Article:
In 1945, a group of Australian World War II soldiers on the island of New Britain, in Papua New Guinea, reportedly discovered civilian aircraft wreckage in the jungle [PDF]. A reconnaissance patrol map from that mission names the plane’s construction number—C/N 1055—which matches the one on Earhart’s own aircraft. Its engines also resembled the ones on Earhart's Lockheed Electra.

David Billings, an Australian aircraft engineer who lives in Papua New Guinea, reportedly owns video testimonies of the discoverers, and to this day, a patrol member’s widow safeguards the map. That being said, Earhart was supposed to land on Howland—not New Britain—so Billings theorizes that she may have turned around while en route to Howland and flown hundreds miles to find another island. However, many people say it’s unlikely, as this theory contradicts Earhart’s final radio messages. Plus, they argue, her plane was too low on fuel to make the journey.

These arguments haven't stopped Billings and other believers from trying to prove their theory: In 2012, they launched a crowdfunding campaign to fund an expedition to search New Britain's jungles for the downed aircraft, but it didn't meet its goal amount.

Additional Sources: Amelia Earhart: Beyond the Grave

Original image
iStock // Ekaterina Minaeva
Man Buys Two Metric Tons of LEGO Bricks; Sorts Them Via Machine Learning
Original image
iStock // Ekaterina Minaeva

Jacques Mattheij made a small, but awesome, mistake. He went on eBay one evening and bid on a bunch of bulk LEGO brick auctions, then went to sleep. Upon waking, he discovered that he was the high bidder on many, and was now the proud owner of two tons of LEGO bricks. (This is about 4400 pounds.) He wrote, "[L]esson 1: if you win almost all bids you are bidding too high."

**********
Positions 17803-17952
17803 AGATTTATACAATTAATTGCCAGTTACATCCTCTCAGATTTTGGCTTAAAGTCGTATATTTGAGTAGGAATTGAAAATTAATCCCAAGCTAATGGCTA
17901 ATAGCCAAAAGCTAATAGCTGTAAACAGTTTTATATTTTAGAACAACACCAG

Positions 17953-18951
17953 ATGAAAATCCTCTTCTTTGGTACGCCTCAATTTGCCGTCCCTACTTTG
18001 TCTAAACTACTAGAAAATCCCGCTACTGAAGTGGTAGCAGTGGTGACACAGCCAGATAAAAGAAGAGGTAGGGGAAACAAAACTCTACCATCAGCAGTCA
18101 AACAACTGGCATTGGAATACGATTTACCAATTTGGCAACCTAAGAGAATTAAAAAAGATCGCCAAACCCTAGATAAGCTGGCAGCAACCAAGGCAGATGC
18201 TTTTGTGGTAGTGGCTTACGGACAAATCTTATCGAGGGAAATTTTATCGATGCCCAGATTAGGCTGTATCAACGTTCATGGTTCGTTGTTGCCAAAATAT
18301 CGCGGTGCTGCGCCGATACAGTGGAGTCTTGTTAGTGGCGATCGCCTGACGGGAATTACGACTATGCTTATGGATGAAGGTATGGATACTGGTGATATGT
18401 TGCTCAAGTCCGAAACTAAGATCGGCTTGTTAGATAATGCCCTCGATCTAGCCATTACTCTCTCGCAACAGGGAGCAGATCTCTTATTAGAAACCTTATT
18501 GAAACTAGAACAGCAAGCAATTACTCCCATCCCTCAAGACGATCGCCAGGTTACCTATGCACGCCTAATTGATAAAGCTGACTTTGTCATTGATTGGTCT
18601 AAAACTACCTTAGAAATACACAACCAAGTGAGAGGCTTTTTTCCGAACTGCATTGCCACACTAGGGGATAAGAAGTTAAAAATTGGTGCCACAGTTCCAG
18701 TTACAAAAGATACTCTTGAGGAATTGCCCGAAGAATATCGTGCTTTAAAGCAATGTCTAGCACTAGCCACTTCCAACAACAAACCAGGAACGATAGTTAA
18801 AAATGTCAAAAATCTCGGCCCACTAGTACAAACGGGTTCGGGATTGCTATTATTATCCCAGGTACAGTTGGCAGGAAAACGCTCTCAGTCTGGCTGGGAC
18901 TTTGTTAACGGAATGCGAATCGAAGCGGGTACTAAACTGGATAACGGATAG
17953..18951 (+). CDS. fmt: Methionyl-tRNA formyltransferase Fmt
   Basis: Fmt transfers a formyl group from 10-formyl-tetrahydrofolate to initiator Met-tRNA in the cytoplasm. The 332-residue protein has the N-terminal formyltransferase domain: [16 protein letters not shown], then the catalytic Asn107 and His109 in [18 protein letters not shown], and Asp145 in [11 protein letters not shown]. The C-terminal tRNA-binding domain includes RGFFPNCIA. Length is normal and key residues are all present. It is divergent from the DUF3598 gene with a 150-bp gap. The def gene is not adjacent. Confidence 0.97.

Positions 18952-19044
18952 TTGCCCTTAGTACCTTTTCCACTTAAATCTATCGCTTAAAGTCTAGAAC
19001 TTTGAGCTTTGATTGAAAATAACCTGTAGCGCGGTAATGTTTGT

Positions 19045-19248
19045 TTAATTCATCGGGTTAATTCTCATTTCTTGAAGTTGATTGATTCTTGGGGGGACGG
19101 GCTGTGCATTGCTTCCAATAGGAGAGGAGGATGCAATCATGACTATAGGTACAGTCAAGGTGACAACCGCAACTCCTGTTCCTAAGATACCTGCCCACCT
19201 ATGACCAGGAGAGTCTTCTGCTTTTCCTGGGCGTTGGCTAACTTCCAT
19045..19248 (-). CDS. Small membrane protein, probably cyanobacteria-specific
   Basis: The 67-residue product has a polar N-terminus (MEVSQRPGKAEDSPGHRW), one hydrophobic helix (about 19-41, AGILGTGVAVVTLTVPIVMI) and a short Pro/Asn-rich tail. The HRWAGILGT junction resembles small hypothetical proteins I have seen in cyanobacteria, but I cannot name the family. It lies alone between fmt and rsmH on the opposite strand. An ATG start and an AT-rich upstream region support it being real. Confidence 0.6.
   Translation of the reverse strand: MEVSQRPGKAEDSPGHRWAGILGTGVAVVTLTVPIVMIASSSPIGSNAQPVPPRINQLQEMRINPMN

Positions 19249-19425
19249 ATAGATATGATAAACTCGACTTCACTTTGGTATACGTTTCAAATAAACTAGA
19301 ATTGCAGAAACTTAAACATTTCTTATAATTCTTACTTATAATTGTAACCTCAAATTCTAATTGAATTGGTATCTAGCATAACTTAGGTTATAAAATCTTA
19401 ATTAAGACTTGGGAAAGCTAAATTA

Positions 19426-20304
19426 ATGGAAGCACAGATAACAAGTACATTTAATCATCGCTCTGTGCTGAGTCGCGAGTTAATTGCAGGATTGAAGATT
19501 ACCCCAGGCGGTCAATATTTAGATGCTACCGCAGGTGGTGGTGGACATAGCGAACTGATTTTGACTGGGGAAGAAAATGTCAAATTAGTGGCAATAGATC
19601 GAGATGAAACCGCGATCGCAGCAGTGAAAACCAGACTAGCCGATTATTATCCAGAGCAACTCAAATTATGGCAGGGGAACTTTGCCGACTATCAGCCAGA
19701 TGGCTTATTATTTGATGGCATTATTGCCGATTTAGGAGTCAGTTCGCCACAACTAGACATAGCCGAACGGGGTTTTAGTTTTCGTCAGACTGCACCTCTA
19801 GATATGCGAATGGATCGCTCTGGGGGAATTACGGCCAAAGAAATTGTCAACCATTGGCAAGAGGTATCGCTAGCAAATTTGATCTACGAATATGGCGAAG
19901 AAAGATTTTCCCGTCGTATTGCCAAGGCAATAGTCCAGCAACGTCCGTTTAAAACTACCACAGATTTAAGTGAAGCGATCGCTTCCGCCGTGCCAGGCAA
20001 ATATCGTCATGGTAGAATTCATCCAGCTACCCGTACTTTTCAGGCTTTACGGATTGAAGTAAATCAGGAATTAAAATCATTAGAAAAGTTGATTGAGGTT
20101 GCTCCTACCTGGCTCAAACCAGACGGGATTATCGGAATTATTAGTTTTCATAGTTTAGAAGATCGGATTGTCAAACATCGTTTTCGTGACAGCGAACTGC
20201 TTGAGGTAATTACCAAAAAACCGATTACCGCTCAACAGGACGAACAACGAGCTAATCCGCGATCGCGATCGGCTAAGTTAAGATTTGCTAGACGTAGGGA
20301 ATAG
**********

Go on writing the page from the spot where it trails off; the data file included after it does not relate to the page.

Mattheij had noticed that bulk, unsorted bricks sell for something like €10/kilogram, whereas sets are roughly €40/kg and rare parts go for up to €100/kg. Much of the value of the bricks is in their sorting. If he could reduce the entropy of these bins of unsorted bricks, he could make a tidy profit. While many people do this work by hand, the problem is enormous—just the kind of challenge for a computer. Mattheij writes:

There are 38000+ shapes and there are 100+ possible shades of color (you can roughly tell how old someone is by asking them what lego colors they remember from their youth).

In the following months, Mattheij built a proof-of-concept sorting system using, of course, LEGO. He broke the problem down into a series of sub-problems (including "feeding LEGO reliably from a hopper is surprisingly hard," one of those facts of nature that will stymie even the best system design). After tinkering with the prototype at length, he expanded the system to a surprisingly complex system of conveyer belts (powered by a home treadmill), various pieces of cabinetry, and "copious quantities of crazy glue."

Here's a video showing the current system running at low speed:

The key part of the system was running the bricks past a camera paired with a computer running a neural net-based image classifier. That allows the computer (when sufficiently trained on brick images) to recognize bricks and thus categorize them by color, shape, or other parameters. Remember that as bricks pass by, they can be in any orientation, can be dirty, can even be stuck to other pieces. So having a flexible software system is key to recognizing—in a fraction of a second—what a given brick is, in order to sort it out. When a match is found, a jet of compressed air pops the piece off the conveyer belt and into a waiting bin.

After much experimentation, Mattheij rewrote the software (several times in fact) to accomplish a variety of basic tasks. At its core, the system takes images from a webcam and feeds them to a neural network to do the classification. Of course, the neural net needs to be "trained" by showing it lots of images, and telling it what those images represent. Mattheij's breakthrough was allowing the machine to effectively train itself, with guidance: Running pieces through allows the system to take its own photos, make a guess, and build on that guess. As long as Mattheij corrects the incorrect guesses, he ends up with a decent (and self-reinforcing) corpus of training data. As the machine continues running, it can rack up more training, allowing it to recognize a broad variety of pieces on the fly.